Singapore is an island on the southern point of the Malay Peninsula, ensconced between Malaysia and Indonesia and surrounded by the South China Sea, the Indian Ocean, and various smaller islands. Like other countries in southeast Asia, Singapore is hot and humid throughout the year, with the temperature never falling below 20ºC and usually rising to 33º or more at noon. If you are visiting Singapore and plan on doing some sightseeing, November and December may not be your best bets, since these are peak rain months. July and August are the least rainy months. Humidity generally stands at above 70 per cent.
Singapore is known for its awe-inspiring architecture, evident in buildings such as the three-towered Marina Bay Sands, which cost no less than $8 billion to build and which boasts a 340 metre long SkyPark on its roof, set atop a vertiginous cantilevered platform. Equally stunning is the Singapore-ArtScience Museum, shaped like a lotus flower yet reminiscent in many ways of robotic designs. Singapore is also known for its fantastic cuisine, which bears a host of international influences, including the Malay and Chinese gastronomic traditions. The country is also a big fan of cutting edge technology – take their stunning ‘man-made trees’ which pierce the sky at between 25 and 50 metres, and which contain stunning vertical gardens, lit with solar-powered lights.
Before the 19th century, Singapore was used as a trading post with a small population. In 1811, Sir Stamford Raffles took up a post as Lieutenant Governor of Java. Eventually, he accepted the post of governor of Bencoolen, Sumatra. He was interested in developing a British base on the Straits of Melaka and in 1819, he first landed on the island of Singapore. Despite the lack of development, he saw potential in Singapore as a future port. When the Sultan of Johor (which controlled Singapore) passed away, his two sons vied for succession. Raffles backed the older brother, who was recognised as Sultan and who eventually handed Singapore to The British East India Company in return for money. By the 1820s Singapore grew to become an important port and in 1867, it was declared a Crown Colony and was directly governed by the British rather than The British East India Company. In 1942, Singapore surrendered to the Japanese; the latter surrendered the country to the British again in 1945. Singapore slowly progressed towards independence, which it achieved in 1965.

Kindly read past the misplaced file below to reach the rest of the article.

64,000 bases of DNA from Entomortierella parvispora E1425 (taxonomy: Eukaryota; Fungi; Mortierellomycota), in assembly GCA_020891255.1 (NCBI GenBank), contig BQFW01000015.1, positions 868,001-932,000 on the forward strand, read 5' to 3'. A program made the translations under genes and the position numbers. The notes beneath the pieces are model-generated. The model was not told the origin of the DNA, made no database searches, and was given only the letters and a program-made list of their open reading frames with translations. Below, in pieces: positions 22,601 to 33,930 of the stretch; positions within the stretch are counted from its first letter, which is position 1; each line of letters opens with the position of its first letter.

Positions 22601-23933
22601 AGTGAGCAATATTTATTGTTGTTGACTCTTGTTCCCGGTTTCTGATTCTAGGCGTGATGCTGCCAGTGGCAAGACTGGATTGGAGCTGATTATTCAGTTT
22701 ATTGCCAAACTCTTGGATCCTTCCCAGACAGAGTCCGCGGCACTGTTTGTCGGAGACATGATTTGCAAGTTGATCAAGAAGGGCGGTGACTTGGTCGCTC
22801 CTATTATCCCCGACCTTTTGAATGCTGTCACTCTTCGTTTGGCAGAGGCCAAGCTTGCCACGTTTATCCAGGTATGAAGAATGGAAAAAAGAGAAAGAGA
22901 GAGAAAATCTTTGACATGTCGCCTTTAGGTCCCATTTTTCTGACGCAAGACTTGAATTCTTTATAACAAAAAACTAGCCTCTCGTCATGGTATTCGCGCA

Before it became a developed nation, Singapore was covered by a tropical forest with mangroves and swamps. Today, the amount of forest has been greatly reduced, yet an array of flora can still be found in areas like Bukit Timah Nature Reserve and Centra Catchment Nature Reserve. Mangrove forests grow along the norther coastline in Kranji, Sungei Tampines and Sungei Loyang – they are inhabited by mangrove ferns, cedars and sea putat. Singapore is also home to over 3,000 orchid species, including its national flower: the fuchsia hued vanda ‘Miss Joaquim’ flower. Forest streams, meanwhile, are home to pitcher plants, rattan palms and the Griffiths cryptocoryne, an aquatic plant. Singapore boasts around 80 mammal, 300 bird and 110 reptile species, and over 600 types of freshwater fish. Freshwater crabs and mud lobsters creep along the coast, while beautiful butterflies, geckos and pythons inhabit Bukit Timah. Other interesting animals include the fairy bluebird, long-tailed macaques, and Malayan anteater.
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